Interviews, insight & analysis on digital media & marketing

IWD 2023: Chasing Equity – Lexi Clarke, ActionRocket

To mark International Women’s Day (IWD) and our Digital Women Lunch 2023, we’ve been speaking to some of the industry’s leading female voices to get their thoughts on how digital can truly achieve equity. Today, we chat with Lexi Clarke, Agency Director, ActionRocket.

The theme of IWD 2023 is equity. How far has our industry come in achieving equity for women rather than just equality?

I think gender equity is a much better goal for the industry than striving for equality. It shines a light on the unfairness women have faced for millennia and highlights that opportunities for women are limited because of the social constructs of our society.

We need more emphasis at school on the skills required to succeed in the new digital world, we need to break down stereotypical career advice and we need opportunities to train teenage girls on how to build the bridge of their career.

Like some kind of perfect pyramid scheme, for every opportunity you as a woman get in your career you need to make 10 more opportunities for other women to follow you. If your People Plan does not include building roles, opportunities and promotion for women from diverse backgrounds at every level, then we will never see the benefit of gender equity.

Are you worried that macroeconomic issues could have a negative impact on diversity initiatives in our industry?

Yes, I can see key macroeconomic issues will affect women at every life stage: 

  • Cost of Education:  We need to enable girls to have equal opportunities. However, school funding cuts will have a direct impact on what additional innovative teaching is provided. The rising cost of higher education, especially universities, will see a decline in women from economically disadvantaged backgrounds having the funds to go. 
  • Traditional society roles: Girls and women are more likely to fall into caring roles society expects of them. This will see girls looking after siblings while parents have to work more to pay bills and older women making the choice to stay home longer and not return to work because of the rising cost of child care.
  • Competitive job market: There will be fewer jobs and opportunities for promotion. Which will not help the latest statistics from Marketplace-Edison Research Poll, which found Men and women ask for pay raises at the same rate but men get them more often.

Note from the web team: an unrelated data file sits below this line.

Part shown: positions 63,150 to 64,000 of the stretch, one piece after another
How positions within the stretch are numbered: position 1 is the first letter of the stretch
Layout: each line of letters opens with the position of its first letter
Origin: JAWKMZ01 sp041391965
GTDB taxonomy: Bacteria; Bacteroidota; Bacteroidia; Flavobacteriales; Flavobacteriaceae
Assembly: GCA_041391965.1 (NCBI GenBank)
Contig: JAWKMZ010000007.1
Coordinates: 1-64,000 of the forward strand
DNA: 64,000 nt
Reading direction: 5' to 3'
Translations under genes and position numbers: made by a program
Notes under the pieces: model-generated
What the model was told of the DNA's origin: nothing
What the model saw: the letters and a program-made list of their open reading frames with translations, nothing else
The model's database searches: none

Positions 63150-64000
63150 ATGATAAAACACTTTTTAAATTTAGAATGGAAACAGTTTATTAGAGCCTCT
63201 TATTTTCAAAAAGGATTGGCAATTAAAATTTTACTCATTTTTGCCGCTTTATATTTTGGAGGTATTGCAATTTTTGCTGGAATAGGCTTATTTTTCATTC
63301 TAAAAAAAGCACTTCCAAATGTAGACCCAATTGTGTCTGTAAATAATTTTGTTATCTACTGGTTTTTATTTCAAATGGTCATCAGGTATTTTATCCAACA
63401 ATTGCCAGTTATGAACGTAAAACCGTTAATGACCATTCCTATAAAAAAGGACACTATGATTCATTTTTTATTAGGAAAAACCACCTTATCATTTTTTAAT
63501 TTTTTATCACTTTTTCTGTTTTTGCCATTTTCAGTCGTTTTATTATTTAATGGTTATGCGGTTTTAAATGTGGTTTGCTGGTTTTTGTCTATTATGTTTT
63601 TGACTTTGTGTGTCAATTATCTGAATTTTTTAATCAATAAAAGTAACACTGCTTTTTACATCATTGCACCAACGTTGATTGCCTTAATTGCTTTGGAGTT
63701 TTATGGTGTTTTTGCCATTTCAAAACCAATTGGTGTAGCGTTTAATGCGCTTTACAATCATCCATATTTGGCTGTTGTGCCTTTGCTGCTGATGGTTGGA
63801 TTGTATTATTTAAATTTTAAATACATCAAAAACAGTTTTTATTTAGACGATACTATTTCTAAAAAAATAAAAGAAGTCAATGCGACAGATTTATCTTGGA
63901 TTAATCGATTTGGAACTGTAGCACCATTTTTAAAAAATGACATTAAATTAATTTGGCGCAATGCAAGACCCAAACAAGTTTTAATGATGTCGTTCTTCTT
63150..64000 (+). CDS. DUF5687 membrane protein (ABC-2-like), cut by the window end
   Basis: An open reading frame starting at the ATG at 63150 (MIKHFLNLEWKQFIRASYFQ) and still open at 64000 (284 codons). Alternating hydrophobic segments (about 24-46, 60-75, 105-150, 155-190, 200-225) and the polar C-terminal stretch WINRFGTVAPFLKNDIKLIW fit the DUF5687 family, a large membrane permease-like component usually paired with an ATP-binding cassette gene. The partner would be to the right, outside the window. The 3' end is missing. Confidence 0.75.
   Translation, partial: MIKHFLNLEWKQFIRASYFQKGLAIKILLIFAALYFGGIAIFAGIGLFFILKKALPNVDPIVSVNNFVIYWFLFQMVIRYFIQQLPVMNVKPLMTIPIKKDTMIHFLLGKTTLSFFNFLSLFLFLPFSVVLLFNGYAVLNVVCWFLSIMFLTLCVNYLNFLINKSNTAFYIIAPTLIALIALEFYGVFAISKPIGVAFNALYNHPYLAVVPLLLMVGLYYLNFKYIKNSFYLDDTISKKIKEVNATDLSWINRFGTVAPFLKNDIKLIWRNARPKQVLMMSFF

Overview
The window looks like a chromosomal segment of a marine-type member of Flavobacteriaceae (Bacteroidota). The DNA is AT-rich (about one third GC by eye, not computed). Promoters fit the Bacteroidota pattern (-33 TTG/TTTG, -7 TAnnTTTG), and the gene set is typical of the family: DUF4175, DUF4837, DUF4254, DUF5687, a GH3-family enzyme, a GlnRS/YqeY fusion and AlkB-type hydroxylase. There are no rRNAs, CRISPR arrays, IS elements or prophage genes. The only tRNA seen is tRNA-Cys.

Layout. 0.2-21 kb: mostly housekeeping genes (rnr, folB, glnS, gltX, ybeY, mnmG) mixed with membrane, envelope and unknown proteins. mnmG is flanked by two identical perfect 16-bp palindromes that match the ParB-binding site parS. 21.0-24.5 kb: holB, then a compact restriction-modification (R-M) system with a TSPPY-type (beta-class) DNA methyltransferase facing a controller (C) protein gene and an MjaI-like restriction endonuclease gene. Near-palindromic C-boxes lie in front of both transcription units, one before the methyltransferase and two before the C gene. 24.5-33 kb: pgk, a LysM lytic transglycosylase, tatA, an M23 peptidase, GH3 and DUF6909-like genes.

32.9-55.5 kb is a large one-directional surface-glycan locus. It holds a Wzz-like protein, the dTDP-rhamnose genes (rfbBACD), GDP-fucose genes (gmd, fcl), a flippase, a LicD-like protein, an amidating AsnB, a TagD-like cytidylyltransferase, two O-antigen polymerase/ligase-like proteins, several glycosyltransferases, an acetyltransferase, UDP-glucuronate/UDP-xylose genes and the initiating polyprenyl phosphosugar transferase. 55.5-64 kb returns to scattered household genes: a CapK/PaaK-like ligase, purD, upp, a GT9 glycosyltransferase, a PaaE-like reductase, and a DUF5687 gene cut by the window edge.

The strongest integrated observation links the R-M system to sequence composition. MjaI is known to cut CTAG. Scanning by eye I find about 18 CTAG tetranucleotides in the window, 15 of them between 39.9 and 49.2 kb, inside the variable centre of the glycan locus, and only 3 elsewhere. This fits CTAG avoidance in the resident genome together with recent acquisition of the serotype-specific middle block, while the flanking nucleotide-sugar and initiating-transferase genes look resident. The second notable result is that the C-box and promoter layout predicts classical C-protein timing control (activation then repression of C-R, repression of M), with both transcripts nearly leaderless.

What is your advice to anyone in a junior position who wants to engender change within their own organisation?

Don’t be afraid to challenge the status quo to help support your company to change the culture; it will help them to remain more relevant. Just ensure that you have an open and honest discussion as to why you’d like to make change and how it would benefit your team. Don’t be afraid of risk and rejection. If you feel you are not being listened to expand your network at work, connect to senior members of the team and have discussions around your ideas.

It’s important to join an organisation whose values you align with, which may mean compromising on pay or joining a smaller less known brand. But you will learn more and have more say in an organisation that challenges and respects you. You will be tomorrow’s leader, so ensure people around you can teach you, listen to you and are empathetic to your needs.

What is the biggest opportunity for women in your sector of the digital industry today?

As an industry, we need to collectively come together to face inequality and injustice. We need to set about change and do more, in our teams, in our culture and in the work we produce.

One thing the digital industry needs is smart, intelligent, empathetic, diverse women, to go and be whatever they choose to be. In return we must give women the space and confidence to grow. We must nurture raw talent and teach the next generation of data scientists, strategists, coders, marketeers and designers. If there is one thing the world needs it’s women at the very core of the digital revolution. Relatable, real humans with real life stories, leading the way and making the most senior decisions.

What is the biggest challenge to you as a woman in the digital industry and how are you overcoming it?